Mosul campaign slow slog as second front opens in Raqqa
Islamic State fighters give Iraqi fighters tough street-to-street fight as US-backed group announces second front against ISIS in Syrian stronghold
Iraqi special forces inched their way through districts of east Mosul on Sunday, clearing pockets of Islamic State militants they said were sheltering among civilians and targeting soldiers with waves of car bombs in the world’s “toughest urban warfare.”
Troops from the elite Counter Terrorism Service (CTS) broke into Mosul on Monday and have taken seven eastern districts, their first foothold in the Islamic State stronghold since the army retreated in disarray from northern Iraq two years ago.
The three-week Mosul campaign has brought together soldiers, security forces, Shi’ite militias and Kurdish fighters, backed by a US-led coalition, to crush the Sunni jihadists’s rule in the largest city they have controlled in Iraq and Syria.
Across the border, US-backed Syrian fighters announced on Sunday the start of their own campaign to recapture Islamic State’s Syrian bastion of Raqqa.
Simultaneous offensives on Raqqa and Mosul could bring to an end the self-styled caliphate declared by Islamic State leader Abu Bakr al-Baghdadi from the pulpit of a Mosul mosque in 2014.
Baghdadi, however, has told his followers there can be no retreat in a “total war” with their enemies, and the militants in Mosul have been waging a fierce and brutal defense.
They have deployed waves of suicide car bombs, as well as mortar attacks, roadside bombs and sniper fire against the advancing troops, and officers say they have also left behind fighters among residents of districts taken over by the army.
“That’s why we are carrying out the toughest urban warfare that any force in the world could undertake,” CTS spokesman Sabah al-Numani said.
“Sometimes they climb to the rooftops of houses where civilians are still living and they hold them hostage and open fire on our forces, because they know we will not use air strikes against targets that have civilians.”
Militants also targeted the troops with car bombs, sometimes waving white flags as they approached, he said.
Major-General Maan al-Sadi told state television Islamic State fighters had launched more than 100 car bombs against his forces in the east, which is just one of several fronts in the Mosul offensive.
Iraqi armored forces are engaged in the battle for Mosul. Photo: Reuters
Late on Friday, a CTS unit came under attack from the rear after advancing into east Mosul, said a colonel in the Ninth Armored Division which is also taking part in operations there.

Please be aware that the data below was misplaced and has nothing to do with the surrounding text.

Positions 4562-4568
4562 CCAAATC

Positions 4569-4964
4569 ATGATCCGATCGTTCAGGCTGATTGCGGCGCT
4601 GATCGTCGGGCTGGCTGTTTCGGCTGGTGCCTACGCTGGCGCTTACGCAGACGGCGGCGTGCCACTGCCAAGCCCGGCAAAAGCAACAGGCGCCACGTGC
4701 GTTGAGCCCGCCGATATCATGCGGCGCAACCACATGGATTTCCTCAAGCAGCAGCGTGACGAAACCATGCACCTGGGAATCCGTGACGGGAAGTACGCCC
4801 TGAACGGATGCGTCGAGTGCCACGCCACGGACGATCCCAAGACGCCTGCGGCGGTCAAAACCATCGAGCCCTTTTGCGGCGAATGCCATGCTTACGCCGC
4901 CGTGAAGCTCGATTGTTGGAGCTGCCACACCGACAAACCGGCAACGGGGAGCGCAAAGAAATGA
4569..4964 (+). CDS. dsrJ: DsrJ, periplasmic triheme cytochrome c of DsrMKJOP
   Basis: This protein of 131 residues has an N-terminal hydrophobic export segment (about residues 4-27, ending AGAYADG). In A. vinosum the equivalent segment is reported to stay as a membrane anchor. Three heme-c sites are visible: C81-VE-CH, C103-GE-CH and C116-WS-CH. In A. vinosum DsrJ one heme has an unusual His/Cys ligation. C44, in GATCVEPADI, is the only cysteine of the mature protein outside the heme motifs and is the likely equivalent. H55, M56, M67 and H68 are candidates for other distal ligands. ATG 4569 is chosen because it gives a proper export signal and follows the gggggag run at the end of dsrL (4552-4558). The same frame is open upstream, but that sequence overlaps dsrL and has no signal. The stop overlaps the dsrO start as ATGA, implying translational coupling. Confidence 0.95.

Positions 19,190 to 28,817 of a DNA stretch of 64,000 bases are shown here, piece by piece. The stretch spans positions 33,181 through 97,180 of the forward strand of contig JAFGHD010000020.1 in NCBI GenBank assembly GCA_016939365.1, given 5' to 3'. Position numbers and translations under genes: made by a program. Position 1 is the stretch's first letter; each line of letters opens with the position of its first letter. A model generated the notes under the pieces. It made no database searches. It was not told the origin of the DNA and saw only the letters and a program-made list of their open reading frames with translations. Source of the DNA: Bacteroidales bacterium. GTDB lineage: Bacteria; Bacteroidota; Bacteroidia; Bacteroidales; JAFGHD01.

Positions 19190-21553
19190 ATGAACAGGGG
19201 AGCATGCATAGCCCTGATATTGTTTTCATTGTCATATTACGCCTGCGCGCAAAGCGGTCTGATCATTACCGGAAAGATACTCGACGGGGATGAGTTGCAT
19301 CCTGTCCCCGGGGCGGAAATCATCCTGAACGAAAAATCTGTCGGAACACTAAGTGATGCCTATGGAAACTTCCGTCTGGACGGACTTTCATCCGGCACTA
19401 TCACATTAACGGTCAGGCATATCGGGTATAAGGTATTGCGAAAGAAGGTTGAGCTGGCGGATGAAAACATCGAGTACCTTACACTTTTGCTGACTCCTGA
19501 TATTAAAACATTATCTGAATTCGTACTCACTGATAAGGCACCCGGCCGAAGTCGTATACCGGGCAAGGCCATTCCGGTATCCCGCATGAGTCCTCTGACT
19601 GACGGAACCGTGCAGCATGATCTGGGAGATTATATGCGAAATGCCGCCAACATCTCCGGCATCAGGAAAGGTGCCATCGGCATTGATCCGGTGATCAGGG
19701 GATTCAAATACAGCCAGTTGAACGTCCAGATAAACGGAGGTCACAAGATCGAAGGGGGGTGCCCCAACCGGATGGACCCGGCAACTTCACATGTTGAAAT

Islamic State militants emerged from houses behind them and isolated the convoy, preventing reinforcements from reaching them. Surrounded and low on ammunition, they had to shelter in houses before they finally got out on Saturday.
The Islamic State news agency Amaq released footage on Sunday of captured or destroyed military vehicles, including the burnt wreckage of a Humvee it said was taken in the eastern district of Aden. Fighters shouted Allahu Akbar and unloaded ammunition and communications equipment.
Amaq also said Islamic State was behind two bomb attacks on Sunday in Tikrit and Samarra, cities to the south of Mosul, which killed 21 people. Officials said the attacks, carried out by suicide bombers driving ambulances packed with explosives, targeted a checkpoint and a car park for Shi’ite pilgrims.
While the army and special forces have been pushing in to Mosul from the east, Kurdish peshmerga fighters are holding territory to the northeast, and mainly Shi’ite militias have sought to seal off the desert routes to Syria to the west.
Security forces have also advanced from the south, entering the last town before Mosul on Saturday and reaching within 4 kilometers of Mosul airport on the city’s southwest edge, a senior commander said.
The United Nations has warned of a possible exodus of hundreds of thousands of refugees from a city which is still home to up to 1.5 million people. So far 34,000 have been displaced, the International Organization for Migration said.
Many of those still in Mosul feel trapped, including those in districts which the army says it has entered.
“We still can’t go out of our houses…. mortars are falling continuously on the quarter,” a resident of the Quds neighborhood on the eastern edge of the city told Reuters by telephone.
Although there was no fighting in his own district — for the first time in five days — he said he could hear clashes in the two neighborhoods immediately to the north and south.
In the northern Malayeen district a witness said Islamic State fighters had set fire to a collection of mobile homes, once used by Iraqi security forces, apparently to create a smokescreen against air strikes.
“I can see flames rising up, near the main street,” he said. “Daesh (Islamic State) don’t let the fire engines get to the fire to extinguish it.”
Several witnesses, on both sides of the Tigris River which splits Mosul’s eastern and western halves, said they heard bursts of celebratory gunfire after the militants claimed falsely they had made sweeping counter-attacks against the army.
“We heard a voice from the mosque — outside prayer time — of a man shouting: ‘Allahu Akbar … brave soldiers of the caliphate have regained control of Bartella and Qayyara,” said one resident, referring to two forward bases used by Iraqi forces.
“We know they are lying,” he said. “The truth is hidden from no one.”